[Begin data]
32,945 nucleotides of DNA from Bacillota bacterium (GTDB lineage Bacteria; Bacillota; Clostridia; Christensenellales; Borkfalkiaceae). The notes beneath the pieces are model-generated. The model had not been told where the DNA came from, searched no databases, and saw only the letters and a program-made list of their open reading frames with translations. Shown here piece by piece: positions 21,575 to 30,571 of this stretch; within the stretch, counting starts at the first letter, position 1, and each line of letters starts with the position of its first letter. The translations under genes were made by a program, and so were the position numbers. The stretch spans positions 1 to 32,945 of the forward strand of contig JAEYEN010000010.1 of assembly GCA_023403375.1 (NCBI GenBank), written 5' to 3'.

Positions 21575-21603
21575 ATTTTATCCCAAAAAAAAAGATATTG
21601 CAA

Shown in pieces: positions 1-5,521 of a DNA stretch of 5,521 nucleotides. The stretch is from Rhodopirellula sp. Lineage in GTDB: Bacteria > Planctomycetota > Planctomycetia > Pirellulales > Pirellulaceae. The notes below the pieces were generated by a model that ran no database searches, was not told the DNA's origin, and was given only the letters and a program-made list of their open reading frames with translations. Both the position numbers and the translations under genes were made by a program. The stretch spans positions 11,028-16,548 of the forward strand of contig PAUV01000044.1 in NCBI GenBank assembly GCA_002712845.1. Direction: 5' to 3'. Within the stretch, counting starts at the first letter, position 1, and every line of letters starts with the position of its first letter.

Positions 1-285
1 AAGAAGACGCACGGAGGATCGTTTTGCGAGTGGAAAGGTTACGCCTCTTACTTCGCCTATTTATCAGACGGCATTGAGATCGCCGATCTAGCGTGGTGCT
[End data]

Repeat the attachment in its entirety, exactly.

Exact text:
32,945 nucleotides of DNA from Bacillota bacterium (GTDB lineage Bacteria; Bacillota; Clostridia; Christensenellales; Borkfalkiaceae). The notes beneath the pieces are model-generated. The model had not been told where the DNA came from, searched no databases, and saw only the letters and a program-made list of their open reading frames with translations. Shown here piece by piece: positions 21,575 to 30,571 of this stretch; within the stretch, counting starts at the first letter, position 1, and each line of letters starts with the position of its first letter. The translations under genes were made by a program, and so were the position numbers. The stretch spans positions 1 to 32,945 of the forward strand of contig JAEYEN010000010.1 of assembly GCA_023403375.1 (NCBI GenBank), written 5' to 3'.

Positions 21575-21603
21575 ATTTTATCCCAAAAAAAAAGATATTG
21601 CAA

Shown in pieces: positions 1-5,521 of a DNA stretch of 5,521 nucleotides. The stretch is from Rhodopirellula sp. Lineage in GTDB: Bacteria > Planctomycetota > Planctomycetia > Pirellulales > Pirellulaceae. The notes below the pieces were generated by a model that ran no database searches, was not told the DNA's origin, and was given only the letters and a program-made list of their open reading frames with translations. Both the position numbers and the translations under genes were made by a program. The stretch spans positions 11,028-16,548 of the forward strand of contig PAUV01000044.1 in NCBI GenBank assembly GCA_002712845.1. Direction: 5' to 3'. Within the stretch, counting starts at the first letter, position 1, and every line of letters starts with the position of its first letter.

Positions 1-285
1 AAGAAGACGCACGGAGGATCGTTTTGCGAGTGGAAAGGTTACGCCTCTTACTTCGCCTATTTATCAGACGGCATTGAGATCGCCGATCTAGCGTGGTGCT